By Sramana Mitra and guest author Shaloo Shalini
SM: I would particularly love to hear your thoughts about the phenomenon of ‘expert customers,’ say champions or really knowledgeable users, power users, of certain products, whatever they may be.
CK: There was a guy who probably made it in the Wall Street Journal and the New York Times in this context. He is a Verizon customer, and he spends, on average, eight hours a day posting to the Verizon site about the company’s DSL or files products. Note that these are not paid employees, and they work eight hours a day and provide real insights and solutions related to product use and deployment.
SM: This psychological behavior of customers wanting to help other customers, do you want to encourage as a company, as a product or service vendor, or as a brand? How do you encourage this kind of behavior or lay out the infrastructure to support it? How do you propose to create this infrastructure for your customers?
CK: I’m going to talk about this from two sides. There is the psychology of helping at work, I guess. I think the other side is a gaming approach. If you go back to the 1980s, when people were playing pinball games, they would want their name to reach the highest score or level or whatever the video games measured at that time. If they reached it, their names were left on the board because they had the highest score. So, people just started putting quarters and quarters in the machine. It happened like that. Then you move to World of Warcraft and other games where you try to be the master and get all the points and such. There is a theory behind this, and part of it is the recognition. I think part of it is that gaming series kind of obsession, and the question is, How do you drive people to that? Thinking as an entrepreneur, I would be thinking in those terms of how to tap into this potential. How do I drive recognition, how do people have different levels of credits or whatever? I think all these things are important and relevant to keep people motivated. Just look at the Farmville phenomenon; who cares about counterfeit and such, anymore? People are spending incredible amounts of time on Farmville. There is a huge interest, and hours and hours and hours of time are being poured in by users worldwide. It will be logical if as a company you can harness that, then get to a stage of real, quantified support because in the end, no matter how much time you spend, if what you say isn’t relevant, tomorrow nobody is going to pay attention to you.
So, tapping into this potential and the triangulating among those ‘expert customers,’ those who are knowledgeable and competent, creating forums for them and a sense of recognition or whatever that is needed, seems logical to me. We are working to have our business help customers to be able to engage with their own customers. Those technologies that can help to support them create a much better customer experience. Customers are going to self- serve, and they want to be online figuring out their answers. So, either you’re there or someone else is. We think it is important for us to be there. I don’t know if I completely answered your question.
SM: You did. I think the most important thing that you are mentioned is this trend toward social customer relationship management (CRM). I think particularly in the business that you are in, you are going to have to figure out a way to play in the social CRM space, and I think it is still a new trend. But I think this entire crowdsourced customer support trend and social CRM trend are going to be significant phenomena, in your business particularly.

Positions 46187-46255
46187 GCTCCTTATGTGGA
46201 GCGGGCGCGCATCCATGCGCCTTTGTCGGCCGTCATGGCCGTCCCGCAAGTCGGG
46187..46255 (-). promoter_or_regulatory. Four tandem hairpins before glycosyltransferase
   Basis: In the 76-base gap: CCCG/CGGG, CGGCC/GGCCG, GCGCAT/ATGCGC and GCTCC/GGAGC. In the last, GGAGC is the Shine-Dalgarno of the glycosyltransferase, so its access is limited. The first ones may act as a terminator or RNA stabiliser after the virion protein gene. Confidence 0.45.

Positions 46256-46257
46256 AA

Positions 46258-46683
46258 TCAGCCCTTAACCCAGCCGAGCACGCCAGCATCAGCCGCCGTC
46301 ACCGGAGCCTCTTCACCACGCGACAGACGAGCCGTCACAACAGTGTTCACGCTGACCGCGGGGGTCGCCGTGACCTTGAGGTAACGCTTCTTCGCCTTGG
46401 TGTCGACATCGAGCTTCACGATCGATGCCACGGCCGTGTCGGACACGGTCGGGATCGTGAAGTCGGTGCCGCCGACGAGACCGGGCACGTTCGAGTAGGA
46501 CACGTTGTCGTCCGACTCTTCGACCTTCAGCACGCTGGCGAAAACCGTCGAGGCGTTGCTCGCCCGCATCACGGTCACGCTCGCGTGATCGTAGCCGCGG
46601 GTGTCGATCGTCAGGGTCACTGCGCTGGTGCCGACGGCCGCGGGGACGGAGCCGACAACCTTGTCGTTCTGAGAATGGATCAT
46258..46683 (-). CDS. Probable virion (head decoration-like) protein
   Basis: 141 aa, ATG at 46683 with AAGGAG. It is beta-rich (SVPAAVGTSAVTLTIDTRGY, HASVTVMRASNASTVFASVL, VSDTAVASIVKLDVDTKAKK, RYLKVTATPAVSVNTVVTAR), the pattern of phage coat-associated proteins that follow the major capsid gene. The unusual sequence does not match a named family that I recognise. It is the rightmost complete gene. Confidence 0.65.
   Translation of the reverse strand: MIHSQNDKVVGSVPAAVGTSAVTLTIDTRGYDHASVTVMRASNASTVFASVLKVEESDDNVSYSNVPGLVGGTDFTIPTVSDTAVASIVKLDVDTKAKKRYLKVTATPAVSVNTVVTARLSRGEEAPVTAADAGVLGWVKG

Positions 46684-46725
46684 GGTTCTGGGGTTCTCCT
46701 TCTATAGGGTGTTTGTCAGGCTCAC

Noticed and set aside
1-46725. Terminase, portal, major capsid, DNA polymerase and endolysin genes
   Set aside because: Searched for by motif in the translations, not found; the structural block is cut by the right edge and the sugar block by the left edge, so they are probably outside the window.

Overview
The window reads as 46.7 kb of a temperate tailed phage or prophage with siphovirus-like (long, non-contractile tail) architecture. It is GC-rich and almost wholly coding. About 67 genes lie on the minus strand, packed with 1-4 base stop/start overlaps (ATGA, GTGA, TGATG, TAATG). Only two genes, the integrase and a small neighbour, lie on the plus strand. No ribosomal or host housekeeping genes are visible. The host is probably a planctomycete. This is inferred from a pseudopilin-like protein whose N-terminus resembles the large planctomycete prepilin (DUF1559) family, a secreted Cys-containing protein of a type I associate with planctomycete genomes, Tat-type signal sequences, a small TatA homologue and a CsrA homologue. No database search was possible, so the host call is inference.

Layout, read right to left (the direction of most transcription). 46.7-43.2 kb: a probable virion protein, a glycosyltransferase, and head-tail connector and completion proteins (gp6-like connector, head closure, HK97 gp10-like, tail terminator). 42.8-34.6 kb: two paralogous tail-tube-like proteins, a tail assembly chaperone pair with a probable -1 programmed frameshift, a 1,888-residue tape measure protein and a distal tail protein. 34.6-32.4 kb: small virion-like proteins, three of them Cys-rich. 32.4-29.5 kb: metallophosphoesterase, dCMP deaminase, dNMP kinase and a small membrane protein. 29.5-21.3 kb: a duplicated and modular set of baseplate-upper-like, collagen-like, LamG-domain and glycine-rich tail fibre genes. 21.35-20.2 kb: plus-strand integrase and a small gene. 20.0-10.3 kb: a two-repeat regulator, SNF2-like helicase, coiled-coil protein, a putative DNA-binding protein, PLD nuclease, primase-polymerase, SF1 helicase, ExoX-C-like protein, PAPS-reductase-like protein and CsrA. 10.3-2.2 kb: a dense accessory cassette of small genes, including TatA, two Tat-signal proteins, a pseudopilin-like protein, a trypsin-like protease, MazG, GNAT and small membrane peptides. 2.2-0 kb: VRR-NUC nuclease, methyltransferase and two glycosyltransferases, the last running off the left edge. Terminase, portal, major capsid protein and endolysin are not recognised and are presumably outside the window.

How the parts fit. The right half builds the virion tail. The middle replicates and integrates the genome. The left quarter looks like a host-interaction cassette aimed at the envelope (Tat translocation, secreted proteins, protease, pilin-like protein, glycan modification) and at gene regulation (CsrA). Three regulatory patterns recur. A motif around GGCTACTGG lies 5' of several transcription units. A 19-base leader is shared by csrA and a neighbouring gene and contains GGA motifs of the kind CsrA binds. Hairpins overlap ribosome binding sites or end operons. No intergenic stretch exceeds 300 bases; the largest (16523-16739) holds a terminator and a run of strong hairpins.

CK: Yes, and that is the one side that I think is very positive. In the same context, I would also like to mention that I was at a large trade show recently. I walked the floor to see all the providers in the cloud with all their applications. There were all these new startups in the cloud. I walked from booth to booth to booth, and when I looked at them closely, it was overwhelming what I found. If you don’t have the right strategy or the right technology, I frankly think you would be overwhelmed by the crowd. It’s huge – just to get information out of all this unstructured data, say Facebook posts and the tweets that are coming in. Who is on your forum, who is not on your forum, who is talking about you, and so on. If you can’t find a way to gather it all to get meaningful, actionable data, even failed process or customer support opportunities, it could be a problem. What is worse is when someone tweets and you never answer? That is a challenge we have now. There is this level of immediacy that the Web community around the world demands today. It is different from what we had earlier. If you sent an e-mail, people saw it and a 24-hour response was usually acceptable. But now, people send a tweet and you either respond or you don’t but they are tweets and tweets, and the next thing you know someone is angry with you.
[Note to readers: Almost 71% of tweets are not answered – see more here].
SM: How do you deal with that? Are you monitoring tweets and responding to them as part of your customer support?
CK: We have clients that have forums that pull all of that social data into these forums. The platform we use is called Lithium. Are you familiar with Lithium?
SM: Very much so.
CK: What Lithium does is provide support from content and analytics standpoints.
SM: So, Lithium manages and puts all these things in a forum, and you are interfacing with them. How do you interface with Lithium?
CK: We have a reseller arrangement with Lithium. In our space, we were their first reseller agreement. We have a reseller agreement with Salesforce.com as well. We help them with the implementation side of those forums, and we collaborate with them on the support side once the forum is up.